Most people think of left-wing politics as the province of the young, and right-wing politics as favoured by the old. This is true, but at least when it comes to American presidential politics, it hasn’t been true for as long as you think. In 2010 Gallup posted an article suggesting that Obama’s support was bifurcated more based on age than previous presidents:
What’s happened since then? Aged based polarisation has become even clearer under Trump. 28% of 18-29 year olds, 39% of 30-49 year olds, 46% of 50-64 year olds and 48% of 65+ year olds approve of Trump.
So the gap in approval between the 18-29 age group and the +65 age group has risen from 15% to 20%, meanwhile the gap between 30-49 year olds and 65+ year olds has risen somewhat, from 6% to 9%. In other words, we see moderate increases to an age based divide that was already substantially larger than the historical baselines of Clinton and W. Bush.
The most politically significant question here is will these differences in preferences last for the individuals involved? Is this new, increased gap between age groups based on stable characteristics of members of these age groups, so that millennials will not shift much as they age, or is it based on characteristics linked to ageing, so that people who are now young will whiplash over to voting for the right as they get older?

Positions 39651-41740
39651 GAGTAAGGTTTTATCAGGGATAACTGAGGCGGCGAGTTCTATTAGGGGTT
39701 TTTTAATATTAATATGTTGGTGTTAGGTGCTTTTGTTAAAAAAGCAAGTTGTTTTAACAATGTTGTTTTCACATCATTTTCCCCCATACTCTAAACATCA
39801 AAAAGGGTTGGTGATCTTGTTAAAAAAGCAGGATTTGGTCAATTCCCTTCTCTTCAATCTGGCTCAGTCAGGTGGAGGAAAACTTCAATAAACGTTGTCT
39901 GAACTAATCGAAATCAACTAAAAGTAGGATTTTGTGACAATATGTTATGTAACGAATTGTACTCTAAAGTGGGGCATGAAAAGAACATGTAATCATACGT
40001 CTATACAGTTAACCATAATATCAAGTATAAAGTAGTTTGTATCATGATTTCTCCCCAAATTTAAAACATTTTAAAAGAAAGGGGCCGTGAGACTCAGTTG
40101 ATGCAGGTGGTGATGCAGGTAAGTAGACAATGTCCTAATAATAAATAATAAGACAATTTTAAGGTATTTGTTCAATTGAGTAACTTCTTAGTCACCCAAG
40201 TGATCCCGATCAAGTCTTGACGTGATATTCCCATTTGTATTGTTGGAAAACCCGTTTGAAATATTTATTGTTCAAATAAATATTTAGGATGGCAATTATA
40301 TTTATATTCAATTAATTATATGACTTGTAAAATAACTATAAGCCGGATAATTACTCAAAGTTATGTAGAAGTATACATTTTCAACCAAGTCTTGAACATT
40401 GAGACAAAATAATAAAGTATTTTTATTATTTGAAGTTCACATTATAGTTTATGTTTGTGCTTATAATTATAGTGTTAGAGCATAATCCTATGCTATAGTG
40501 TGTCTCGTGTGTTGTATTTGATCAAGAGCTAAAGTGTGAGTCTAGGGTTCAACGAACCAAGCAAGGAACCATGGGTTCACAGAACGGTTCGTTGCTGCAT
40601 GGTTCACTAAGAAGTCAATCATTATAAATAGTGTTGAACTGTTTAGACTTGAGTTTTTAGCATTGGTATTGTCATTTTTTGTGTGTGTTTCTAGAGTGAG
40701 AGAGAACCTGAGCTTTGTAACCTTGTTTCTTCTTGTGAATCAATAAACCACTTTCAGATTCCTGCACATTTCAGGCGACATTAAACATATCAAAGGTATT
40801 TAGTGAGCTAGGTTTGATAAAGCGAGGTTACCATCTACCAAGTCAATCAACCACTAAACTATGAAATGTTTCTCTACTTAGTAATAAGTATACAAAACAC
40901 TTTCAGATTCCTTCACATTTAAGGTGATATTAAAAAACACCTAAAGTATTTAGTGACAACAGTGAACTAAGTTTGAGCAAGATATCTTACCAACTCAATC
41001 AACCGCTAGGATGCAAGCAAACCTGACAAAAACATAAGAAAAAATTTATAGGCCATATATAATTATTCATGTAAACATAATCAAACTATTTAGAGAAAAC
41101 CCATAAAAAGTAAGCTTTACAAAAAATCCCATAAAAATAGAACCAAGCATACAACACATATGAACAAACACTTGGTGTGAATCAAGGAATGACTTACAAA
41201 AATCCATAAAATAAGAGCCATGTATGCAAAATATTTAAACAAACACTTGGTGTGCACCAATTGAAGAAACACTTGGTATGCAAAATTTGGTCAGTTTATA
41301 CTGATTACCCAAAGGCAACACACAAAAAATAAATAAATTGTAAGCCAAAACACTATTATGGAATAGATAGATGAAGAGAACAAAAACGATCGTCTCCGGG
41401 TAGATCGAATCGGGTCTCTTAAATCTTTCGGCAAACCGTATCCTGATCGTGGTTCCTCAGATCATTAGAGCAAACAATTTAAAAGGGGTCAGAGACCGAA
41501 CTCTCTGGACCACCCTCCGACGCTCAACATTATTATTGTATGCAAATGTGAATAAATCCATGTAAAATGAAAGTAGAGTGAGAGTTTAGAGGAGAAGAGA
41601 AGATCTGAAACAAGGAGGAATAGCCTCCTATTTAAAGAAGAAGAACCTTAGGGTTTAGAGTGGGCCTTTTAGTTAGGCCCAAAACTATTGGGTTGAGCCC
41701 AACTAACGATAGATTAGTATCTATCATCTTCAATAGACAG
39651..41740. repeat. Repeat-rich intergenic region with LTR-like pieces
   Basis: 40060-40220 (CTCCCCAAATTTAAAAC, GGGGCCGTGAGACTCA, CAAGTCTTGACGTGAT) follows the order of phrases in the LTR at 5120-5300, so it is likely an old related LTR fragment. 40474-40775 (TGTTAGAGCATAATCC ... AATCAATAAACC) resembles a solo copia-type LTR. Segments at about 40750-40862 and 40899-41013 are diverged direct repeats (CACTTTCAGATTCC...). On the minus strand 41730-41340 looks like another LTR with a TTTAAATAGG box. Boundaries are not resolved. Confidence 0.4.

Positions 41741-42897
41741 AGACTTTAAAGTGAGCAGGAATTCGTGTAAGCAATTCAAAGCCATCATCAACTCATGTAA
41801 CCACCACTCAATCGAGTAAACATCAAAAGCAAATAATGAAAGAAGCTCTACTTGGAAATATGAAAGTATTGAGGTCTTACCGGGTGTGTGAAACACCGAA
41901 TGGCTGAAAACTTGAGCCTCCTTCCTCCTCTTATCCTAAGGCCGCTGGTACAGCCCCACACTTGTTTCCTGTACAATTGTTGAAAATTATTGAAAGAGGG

If the former, the Republicans are in a lot of trouble, and will either start losing elections as Boomers die off, or will have to swing hard to the left to remain competitive. If the latter, then age based bifurcation is no special electoral threat to the right, as dying boomers will be replaced by increasingly conservative gen-xers and millenials.
It’s very easy to quickly conclude the latter is true and political alignment will shift as those currently young age, on the basis that young people “have always” been to the left of older people, and so the cycle will continue and this generation will become conservative on schedule as it ages. However this extrapolation may be too quick, because the gap in political attitudes between age groups is much, much larger than it has been in the past. The increase in the differences between age groups may thus represent some novel feature of experiences or outlook, and who is to say whatever that feature is will change with age?
For example (and this is just a purely hypothetical example- I doubt very much it is the true explanation) maybe the difference in politics is driven by one generation being digital natives, and the other having gained access to the internet only later in their lives. If this is what is creating the split between generations, the mere passage of time won’t necessarily draw millennials to the right.
There’s another implication of this. I feel like a bit of weirdo even writing it, but I haven’t yet seen anyone else make the observation so I’ll chuck it out there. Like any sane person I do not support a second American civil war, but there’s been an unpleasant degree of speculation about the possibility of that lately. A large difference in average age is a potentially significant power factor in favour of team blue.